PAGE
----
vagrant@kala:/var/www/multidevbranch$ drush pullfiles multidevbranch.dev
Downloading files... [warning]
Files downloaded. [success]
vagrant@kala:/var/www/multidevbranch$ drush pulldata multidevbranch.dev
How do you want to download your database?
 : Cancel
 : Get it from the latest Pantheon backup.
 : Create a new Pantheon backup and download it.
 : Pick one from a list of Pantheon backups.
Creating database backup... [warning]
Database backup complete! [success]
Downloading data... [warning]
Data downloaded. [success]
Video: http://www.youtube.com/watch?v=ed1EufMfAJQ (Jan 15 2014)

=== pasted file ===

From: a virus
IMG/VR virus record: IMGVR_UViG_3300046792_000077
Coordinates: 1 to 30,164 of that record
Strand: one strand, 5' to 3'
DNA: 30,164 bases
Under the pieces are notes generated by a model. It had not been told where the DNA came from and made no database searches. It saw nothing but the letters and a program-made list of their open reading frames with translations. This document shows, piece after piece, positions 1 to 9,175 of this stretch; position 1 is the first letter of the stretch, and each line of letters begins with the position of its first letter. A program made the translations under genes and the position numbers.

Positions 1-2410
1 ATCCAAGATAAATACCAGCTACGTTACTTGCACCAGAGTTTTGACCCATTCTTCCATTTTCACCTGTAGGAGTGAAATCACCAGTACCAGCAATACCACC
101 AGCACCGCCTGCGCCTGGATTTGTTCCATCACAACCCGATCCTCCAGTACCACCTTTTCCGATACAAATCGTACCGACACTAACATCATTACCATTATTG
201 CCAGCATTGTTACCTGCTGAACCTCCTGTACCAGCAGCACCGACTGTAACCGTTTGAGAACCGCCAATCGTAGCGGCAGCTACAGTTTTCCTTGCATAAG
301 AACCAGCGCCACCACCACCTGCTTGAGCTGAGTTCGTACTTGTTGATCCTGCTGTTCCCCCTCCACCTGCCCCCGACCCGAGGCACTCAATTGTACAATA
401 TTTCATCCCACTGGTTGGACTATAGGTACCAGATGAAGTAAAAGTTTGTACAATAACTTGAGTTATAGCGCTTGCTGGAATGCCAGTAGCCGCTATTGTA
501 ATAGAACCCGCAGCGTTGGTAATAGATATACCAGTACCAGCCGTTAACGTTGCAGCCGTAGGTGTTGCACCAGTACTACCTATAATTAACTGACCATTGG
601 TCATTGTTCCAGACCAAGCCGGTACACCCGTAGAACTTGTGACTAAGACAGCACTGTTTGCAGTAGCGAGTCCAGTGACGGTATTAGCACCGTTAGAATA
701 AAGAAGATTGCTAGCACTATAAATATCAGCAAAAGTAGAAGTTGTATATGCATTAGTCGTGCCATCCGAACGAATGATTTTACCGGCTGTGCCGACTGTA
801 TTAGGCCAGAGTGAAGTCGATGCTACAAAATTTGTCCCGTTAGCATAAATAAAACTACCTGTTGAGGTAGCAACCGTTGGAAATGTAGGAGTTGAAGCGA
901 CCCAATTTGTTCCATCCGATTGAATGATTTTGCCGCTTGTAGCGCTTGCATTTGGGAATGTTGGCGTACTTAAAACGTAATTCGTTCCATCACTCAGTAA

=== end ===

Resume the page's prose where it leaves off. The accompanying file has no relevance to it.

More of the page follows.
This Kalamuna article, Power to the People, explains that Kalabox is built upon a powerful Vagrant driven stack, Kalastack
This Kalamuna article, Ride the Hydra: Reduce Complexity, introduces the three goals for reducing Drupal workflow complexity:
Developers must use a standardized local development platform. (Kalabox)
Deployment (moving code between local, staging, and production environments) must be automated. (Pantheon)
Development must be transparent to site owners and team members alike. (Pantheon workflow, including branches coupled with complete environments (code+db+files), i.e. Multidev (My own take: Of course you can do “branching on the cheap” and just use Kalabox for that, or own VPS server; mix with additional GitHub remote!).
Kalastack on Github